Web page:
Read: Michael Cohen’s record is his greatest asset—and biggest liability
While Mueller has reportedly been winding down his nearly two-year-old probe into Trump’s campaign and Russia, the newly empowered House Democrats have been gearing up for intense scrutiny of the Trump Organization and Deutsche Bank—the Trump family’s bank of choice for decades, which was recently involved in a massive Russian money-laundering scheme. Meanwhile, the Senate has kept up a steady pace of questioning witnesses with knowledge of Trump’s trips to Russia to scope out real-estate deals. The president complained on Friday about Congress investigating his finances, which he has called a “red line” in the past. “Now that the 2 year Russian Collusion case has fallen apart, there was no Collusion except bye Crooked Hillary and the Democrats, they say, ‘gee, I have an idea, let’s look at Trump’s finances and every deal he has ever done,’” he tweeted.
Read: Is money-laundering the real Trump kompromat?
House Oversight Committee Democrats are now poring over Cohen’s transcript for new names and leads, according to a committee spokeswoman, and the chairman, Elijah Cummings, has indicated that anyone Cohen mentioned can expect to be asked for an interview. “All you have to do is follow the transcript,” Cummings told reporters when asked who would be brought in to testify. Asked who could corroborate some of his claims about the Trump Organization’s alleged misconduct over the years, Cohen brought up names both familiar—including Allen Weisselberg, the longtime chief financial officer of the Trump Organization—and unfamiliar, including the former Trump bodyguard Matthew Calamari, and Ron Lieberman, the Trump Organization’s executive vice president in charge of management and development.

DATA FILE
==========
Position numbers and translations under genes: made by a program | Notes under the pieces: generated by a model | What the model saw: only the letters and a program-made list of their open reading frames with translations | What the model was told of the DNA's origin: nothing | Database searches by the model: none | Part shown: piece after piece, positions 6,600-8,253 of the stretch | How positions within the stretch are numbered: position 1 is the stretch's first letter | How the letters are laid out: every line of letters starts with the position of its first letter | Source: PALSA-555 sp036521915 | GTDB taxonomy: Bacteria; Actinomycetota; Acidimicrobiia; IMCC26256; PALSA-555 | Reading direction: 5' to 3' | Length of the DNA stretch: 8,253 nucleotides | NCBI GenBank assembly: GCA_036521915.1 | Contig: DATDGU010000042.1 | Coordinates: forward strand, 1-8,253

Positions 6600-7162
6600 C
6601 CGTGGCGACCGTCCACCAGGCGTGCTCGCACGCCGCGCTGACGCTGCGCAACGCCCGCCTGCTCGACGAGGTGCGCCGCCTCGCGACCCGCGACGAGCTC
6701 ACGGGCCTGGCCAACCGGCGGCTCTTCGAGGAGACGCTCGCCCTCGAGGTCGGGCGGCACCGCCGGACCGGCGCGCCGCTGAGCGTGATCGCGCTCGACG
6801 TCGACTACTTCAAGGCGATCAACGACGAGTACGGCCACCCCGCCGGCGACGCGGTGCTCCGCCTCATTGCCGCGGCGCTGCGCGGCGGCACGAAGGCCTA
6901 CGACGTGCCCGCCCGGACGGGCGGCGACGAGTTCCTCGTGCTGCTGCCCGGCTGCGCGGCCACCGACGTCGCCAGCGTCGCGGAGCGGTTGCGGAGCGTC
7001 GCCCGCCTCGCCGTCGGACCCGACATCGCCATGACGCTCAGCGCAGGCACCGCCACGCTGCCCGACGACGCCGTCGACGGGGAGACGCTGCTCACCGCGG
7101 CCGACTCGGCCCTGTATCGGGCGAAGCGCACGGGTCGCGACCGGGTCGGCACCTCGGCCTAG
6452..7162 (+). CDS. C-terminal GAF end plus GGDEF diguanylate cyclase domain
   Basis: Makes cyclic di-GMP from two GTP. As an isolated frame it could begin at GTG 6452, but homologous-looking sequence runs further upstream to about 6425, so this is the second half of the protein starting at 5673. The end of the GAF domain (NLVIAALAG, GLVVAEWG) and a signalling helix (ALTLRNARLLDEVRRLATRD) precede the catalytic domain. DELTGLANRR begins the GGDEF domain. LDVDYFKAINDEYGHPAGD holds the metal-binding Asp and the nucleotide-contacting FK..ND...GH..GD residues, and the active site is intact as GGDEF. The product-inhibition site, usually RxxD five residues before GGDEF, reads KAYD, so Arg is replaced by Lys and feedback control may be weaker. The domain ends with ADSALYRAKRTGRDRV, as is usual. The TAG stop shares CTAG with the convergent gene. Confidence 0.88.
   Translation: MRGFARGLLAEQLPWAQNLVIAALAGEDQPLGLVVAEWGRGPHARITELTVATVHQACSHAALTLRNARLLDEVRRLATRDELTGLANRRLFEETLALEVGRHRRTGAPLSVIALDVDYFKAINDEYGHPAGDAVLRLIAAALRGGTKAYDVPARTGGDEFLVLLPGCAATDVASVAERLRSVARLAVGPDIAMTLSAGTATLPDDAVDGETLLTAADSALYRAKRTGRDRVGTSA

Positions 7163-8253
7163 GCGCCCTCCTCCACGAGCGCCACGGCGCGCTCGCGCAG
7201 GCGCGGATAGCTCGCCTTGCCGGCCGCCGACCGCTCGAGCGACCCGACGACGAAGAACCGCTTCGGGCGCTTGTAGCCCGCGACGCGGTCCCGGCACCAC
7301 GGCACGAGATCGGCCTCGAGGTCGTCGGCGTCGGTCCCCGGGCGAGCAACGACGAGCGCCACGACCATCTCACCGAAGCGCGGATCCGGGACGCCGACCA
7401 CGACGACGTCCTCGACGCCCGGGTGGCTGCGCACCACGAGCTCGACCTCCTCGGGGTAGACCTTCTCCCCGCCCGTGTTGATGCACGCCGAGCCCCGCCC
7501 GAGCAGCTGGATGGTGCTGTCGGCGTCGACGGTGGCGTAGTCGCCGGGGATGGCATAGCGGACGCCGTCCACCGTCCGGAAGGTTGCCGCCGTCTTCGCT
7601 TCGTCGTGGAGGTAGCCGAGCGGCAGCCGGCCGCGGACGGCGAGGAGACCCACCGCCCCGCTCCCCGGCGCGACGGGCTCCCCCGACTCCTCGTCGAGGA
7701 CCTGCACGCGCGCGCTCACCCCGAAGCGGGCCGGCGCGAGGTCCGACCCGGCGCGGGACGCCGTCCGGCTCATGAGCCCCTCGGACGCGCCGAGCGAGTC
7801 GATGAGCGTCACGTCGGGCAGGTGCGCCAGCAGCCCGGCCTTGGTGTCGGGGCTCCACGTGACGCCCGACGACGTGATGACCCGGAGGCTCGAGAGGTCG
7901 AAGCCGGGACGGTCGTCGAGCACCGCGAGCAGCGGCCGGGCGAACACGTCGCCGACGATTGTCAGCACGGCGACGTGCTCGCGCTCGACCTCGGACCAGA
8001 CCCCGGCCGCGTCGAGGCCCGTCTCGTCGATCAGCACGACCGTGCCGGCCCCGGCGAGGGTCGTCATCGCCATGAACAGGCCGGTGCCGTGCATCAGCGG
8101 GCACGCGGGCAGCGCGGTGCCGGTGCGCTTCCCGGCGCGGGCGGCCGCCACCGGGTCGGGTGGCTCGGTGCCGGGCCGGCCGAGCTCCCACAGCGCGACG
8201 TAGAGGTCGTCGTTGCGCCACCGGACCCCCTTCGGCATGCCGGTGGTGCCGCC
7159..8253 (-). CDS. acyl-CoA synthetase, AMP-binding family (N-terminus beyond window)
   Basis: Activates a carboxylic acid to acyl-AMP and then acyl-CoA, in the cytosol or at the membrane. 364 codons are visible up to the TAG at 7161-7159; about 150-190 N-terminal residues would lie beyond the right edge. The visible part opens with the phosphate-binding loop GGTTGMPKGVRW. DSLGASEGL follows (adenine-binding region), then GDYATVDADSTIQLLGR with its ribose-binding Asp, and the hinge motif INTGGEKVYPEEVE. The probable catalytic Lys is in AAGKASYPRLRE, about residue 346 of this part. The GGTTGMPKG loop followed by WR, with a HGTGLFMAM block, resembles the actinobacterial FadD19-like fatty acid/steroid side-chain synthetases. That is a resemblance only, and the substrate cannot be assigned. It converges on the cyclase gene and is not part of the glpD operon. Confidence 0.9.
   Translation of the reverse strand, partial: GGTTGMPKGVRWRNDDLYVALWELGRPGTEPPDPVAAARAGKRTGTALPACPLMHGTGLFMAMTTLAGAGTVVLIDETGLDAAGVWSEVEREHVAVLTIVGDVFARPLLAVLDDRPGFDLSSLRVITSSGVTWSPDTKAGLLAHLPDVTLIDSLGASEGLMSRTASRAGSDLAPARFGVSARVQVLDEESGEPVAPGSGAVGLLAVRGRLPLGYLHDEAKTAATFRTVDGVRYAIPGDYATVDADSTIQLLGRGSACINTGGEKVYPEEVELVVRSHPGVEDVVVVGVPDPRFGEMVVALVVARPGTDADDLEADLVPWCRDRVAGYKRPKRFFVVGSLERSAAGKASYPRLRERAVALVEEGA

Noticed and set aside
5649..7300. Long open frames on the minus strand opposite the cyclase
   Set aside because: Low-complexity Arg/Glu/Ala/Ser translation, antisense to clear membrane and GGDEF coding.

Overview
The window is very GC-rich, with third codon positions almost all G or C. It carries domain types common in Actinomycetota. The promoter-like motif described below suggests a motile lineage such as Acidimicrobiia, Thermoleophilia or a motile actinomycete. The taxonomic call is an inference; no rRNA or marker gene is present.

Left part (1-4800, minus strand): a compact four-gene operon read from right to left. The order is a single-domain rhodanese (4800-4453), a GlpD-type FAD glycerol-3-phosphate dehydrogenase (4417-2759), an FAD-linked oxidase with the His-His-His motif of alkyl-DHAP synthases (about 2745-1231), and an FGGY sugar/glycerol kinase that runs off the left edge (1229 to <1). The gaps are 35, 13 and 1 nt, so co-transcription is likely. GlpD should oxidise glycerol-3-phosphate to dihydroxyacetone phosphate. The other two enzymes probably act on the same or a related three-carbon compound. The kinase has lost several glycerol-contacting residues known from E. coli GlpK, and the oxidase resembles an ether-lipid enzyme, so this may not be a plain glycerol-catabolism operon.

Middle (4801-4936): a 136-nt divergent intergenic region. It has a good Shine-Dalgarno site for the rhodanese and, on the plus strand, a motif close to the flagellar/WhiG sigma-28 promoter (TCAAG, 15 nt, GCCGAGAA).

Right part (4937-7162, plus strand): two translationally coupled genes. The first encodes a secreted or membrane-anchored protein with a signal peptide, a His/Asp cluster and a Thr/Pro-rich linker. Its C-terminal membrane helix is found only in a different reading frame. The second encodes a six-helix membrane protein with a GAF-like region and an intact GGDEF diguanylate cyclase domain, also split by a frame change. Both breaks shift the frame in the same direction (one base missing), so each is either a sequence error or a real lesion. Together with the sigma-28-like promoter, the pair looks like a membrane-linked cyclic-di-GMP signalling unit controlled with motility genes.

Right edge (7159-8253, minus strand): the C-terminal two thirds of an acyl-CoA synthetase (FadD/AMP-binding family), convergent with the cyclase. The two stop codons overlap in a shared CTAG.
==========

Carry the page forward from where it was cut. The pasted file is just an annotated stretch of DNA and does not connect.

The House Intelligence Committee, meanwhile, plans to have Cohen back for a second closed-door interview on March 6. To say the panel learned something new from the president’s longtime personal lawyer behind closed doors “would be an understatement,” Democratic Representative Eric Swalwell of California, who sits on the committee, told CNN on Thursday, adding that “there’s very valuable new leads that we learned.” And Senator Mark Warner of Virginia, the vice-chairman of the Senate Intelligence Committee, told reporters following Cohen’s closed-door testimony earlier this week that the Russia investigation “may be the most important thing I’m involved in in my public life in the Senate. Nothing I heard today dissuades me from that view.”
Democrats have always considered Trump’s decades-long real-estate career—and, in particular, his pursuit of massive building projects in Russia—to be fundamental to any serious investigation of whether the president has been compromised by a foreign entity. The Senate Intelligence Committee, despite being under Republican control, evidently does too; the panel has in recent weeks homed in on Trump’s 1996 visit to Russia, where he scoped out potential construction sites and announced his plans to invest $250 million in two high-rise towers.